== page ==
Bedecked in jewellery, a large figure wearing a kind of tilaka on his forehead sits in the lotus position under an arch. Either side of him are two smaller figures with their hands raised in respect. They are worshippers. The one on the left holds a broom under his armpit. He is probably a monk, shown as a representative of the monastic community. The one on the right could represent the lay community. Other smaller figures are musicians and dancers.

This is the standard representation of a Jina in the heaven where he is reborn before his final incarnation on earth. In that final life on earth, he reaches omniscience and becomes a Jina.

A Jina is always shown in meditation, either standing or sitting, like here. Among the Śvetāmbaras, the Jina is thought of as a spiritual king and is often depicted with ornaments and seated on a throne.

Here the Jina is the 24th, Mahāvīra, whose life is first narrated in the Kalpa-sūtra. He is shown sitting in meditation posture on a throne inside a pavilion. He is flanked by attendants with hands upraised in a gesture of respect.

The long protruding eye is a typical feature of Western Indian painting. Its origin is unclear.

Other visual elements

In this manuscript the script is ordinary, not close to calligraphy, as often happens with manuscripts of the Kalpa-sūtra.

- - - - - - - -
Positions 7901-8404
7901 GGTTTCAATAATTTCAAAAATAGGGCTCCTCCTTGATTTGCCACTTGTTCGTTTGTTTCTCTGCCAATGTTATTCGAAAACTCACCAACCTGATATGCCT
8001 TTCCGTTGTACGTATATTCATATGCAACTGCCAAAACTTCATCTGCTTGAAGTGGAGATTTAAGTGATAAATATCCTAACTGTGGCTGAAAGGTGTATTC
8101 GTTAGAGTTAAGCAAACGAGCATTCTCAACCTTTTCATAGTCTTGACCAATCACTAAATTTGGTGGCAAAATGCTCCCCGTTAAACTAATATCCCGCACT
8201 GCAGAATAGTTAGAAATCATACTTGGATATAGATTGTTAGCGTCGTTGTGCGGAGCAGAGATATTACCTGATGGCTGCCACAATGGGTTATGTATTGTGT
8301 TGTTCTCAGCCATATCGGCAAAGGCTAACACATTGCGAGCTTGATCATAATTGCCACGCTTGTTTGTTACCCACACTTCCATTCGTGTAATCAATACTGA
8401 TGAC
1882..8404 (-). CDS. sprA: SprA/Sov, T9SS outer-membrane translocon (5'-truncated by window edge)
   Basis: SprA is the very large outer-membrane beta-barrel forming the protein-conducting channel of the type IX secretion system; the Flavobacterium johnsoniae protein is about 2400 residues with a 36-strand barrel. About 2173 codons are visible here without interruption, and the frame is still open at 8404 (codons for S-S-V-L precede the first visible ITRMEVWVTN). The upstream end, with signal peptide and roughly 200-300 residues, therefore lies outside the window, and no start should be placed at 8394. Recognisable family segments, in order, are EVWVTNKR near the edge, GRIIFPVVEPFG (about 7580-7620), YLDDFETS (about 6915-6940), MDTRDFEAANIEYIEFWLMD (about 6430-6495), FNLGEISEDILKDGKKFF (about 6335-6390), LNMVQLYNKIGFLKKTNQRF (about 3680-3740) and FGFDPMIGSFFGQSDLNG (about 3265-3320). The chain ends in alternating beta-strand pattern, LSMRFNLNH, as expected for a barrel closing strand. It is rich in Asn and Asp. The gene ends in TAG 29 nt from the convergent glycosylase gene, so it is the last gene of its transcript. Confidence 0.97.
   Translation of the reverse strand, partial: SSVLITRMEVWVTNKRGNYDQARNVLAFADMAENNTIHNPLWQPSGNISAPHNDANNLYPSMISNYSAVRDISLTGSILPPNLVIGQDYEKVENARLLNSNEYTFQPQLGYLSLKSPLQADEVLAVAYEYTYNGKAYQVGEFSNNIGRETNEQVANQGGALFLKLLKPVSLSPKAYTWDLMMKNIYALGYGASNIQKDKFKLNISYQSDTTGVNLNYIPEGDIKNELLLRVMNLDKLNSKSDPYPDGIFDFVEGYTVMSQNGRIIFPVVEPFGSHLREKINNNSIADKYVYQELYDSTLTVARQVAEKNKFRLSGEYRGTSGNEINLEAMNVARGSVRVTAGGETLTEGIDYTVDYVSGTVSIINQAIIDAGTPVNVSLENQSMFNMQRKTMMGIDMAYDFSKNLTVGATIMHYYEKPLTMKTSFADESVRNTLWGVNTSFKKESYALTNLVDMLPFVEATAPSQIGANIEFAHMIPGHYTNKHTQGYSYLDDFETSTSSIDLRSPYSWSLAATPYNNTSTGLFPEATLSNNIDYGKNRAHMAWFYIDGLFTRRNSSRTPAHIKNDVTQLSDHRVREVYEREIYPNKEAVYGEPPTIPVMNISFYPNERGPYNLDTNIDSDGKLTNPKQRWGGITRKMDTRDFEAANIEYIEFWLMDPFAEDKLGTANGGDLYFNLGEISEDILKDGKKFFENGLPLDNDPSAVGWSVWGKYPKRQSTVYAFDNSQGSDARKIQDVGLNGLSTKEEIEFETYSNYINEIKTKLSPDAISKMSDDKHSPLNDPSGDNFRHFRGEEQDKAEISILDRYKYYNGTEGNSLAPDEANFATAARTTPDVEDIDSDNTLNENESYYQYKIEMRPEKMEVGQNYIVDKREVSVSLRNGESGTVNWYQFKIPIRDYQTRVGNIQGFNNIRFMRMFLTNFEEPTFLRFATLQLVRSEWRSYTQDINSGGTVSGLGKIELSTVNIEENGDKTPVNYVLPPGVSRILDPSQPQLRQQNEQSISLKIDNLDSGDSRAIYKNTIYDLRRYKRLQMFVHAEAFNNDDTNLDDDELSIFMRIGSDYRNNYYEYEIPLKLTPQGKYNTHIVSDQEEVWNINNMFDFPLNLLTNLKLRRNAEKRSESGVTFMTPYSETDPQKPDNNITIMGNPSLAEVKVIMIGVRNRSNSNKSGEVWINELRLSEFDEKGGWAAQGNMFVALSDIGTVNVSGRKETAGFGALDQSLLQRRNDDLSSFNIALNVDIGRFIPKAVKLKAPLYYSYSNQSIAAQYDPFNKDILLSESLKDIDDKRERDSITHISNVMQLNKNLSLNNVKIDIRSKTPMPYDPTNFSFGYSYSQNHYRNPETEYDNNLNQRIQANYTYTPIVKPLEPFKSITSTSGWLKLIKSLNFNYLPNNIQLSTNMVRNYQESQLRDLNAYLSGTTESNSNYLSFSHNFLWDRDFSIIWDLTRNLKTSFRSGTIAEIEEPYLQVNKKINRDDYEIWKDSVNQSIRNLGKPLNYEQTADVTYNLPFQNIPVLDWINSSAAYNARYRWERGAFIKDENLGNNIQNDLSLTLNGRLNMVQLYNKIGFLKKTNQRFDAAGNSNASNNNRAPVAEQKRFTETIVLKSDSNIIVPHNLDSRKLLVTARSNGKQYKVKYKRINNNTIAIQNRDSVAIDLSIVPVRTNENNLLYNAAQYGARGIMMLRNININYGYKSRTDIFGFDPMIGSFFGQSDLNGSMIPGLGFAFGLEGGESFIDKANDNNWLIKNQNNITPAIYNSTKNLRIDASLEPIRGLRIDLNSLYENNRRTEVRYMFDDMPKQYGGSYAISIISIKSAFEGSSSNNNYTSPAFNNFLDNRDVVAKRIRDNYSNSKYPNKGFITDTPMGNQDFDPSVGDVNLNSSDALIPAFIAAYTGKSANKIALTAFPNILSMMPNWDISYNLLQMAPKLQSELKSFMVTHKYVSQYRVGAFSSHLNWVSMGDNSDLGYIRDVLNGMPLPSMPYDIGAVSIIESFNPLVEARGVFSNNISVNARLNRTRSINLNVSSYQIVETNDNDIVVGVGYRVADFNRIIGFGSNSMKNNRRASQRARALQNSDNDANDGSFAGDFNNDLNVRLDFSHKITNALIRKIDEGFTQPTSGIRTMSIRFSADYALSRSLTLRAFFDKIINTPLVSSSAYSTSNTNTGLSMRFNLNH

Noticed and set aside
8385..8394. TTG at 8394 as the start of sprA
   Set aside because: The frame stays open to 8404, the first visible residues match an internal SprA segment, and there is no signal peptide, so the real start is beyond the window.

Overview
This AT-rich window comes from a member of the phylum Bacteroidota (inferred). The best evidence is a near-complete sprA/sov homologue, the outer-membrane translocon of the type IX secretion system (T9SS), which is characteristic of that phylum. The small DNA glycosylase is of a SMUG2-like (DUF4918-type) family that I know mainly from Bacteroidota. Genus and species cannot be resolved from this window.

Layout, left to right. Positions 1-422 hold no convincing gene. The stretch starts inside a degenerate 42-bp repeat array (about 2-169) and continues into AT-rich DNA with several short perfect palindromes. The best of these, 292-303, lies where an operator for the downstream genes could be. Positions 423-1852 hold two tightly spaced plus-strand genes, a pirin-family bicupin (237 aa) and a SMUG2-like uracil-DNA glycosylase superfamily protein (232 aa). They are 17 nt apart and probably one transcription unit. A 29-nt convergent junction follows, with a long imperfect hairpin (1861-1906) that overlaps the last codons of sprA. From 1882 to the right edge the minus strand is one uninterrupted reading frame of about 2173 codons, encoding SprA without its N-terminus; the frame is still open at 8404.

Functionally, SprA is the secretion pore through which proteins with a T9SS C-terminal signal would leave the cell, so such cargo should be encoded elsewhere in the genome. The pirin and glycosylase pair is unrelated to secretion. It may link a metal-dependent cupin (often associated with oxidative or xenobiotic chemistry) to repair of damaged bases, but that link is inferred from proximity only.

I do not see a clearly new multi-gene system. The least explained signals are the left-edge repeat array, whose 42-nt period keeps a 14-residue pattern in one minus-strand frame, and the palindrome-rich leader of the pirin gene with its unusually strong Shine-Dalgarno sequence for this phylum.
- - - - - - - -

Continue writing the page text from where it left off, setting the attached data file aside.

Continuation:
Though quite damaged now, the three red circles along the central horizontal plane are symbolic reminders of the way in which palm-leaf manuscripts were bound. Strings through three holes in the palm leaf were used to thread together the loose folios so the reader could turn them over easily. The circles are in the places where the holes would once have been.


The elaborate script used for the text is the Jaina Devanāgarī script. It is used for writing numerous Indian languages, here for Prakrit. There are a few notable features of this script, which:

  • is an old type in the way the sounds e and o are notated when used with a consonant, known as pṛṣṭhamātrā script
  • contains red vertical lines within the text marking out verse divisions. Single red vertical lines indicate where a verse is divided in two, while double red vertical lines are found at the end of the verse.

This is the beginning of the text. This is indicated by the:

  • red sign at the very beginning of the first line, which is an auspicious sign called bhale
  • number 1 in the lower right margin, which is the folio number.

There are marginal annotations written in smaller script, which is Gujarati.

For instance, in the upper margin other works are referred to, such as:

In the left margin are scattered glosses corresponding to places signalled by ‘=’ in the main text. At the end of the last line in the left margin is the number ‘11’. This refers to the line number of the main text to which the gloss refers.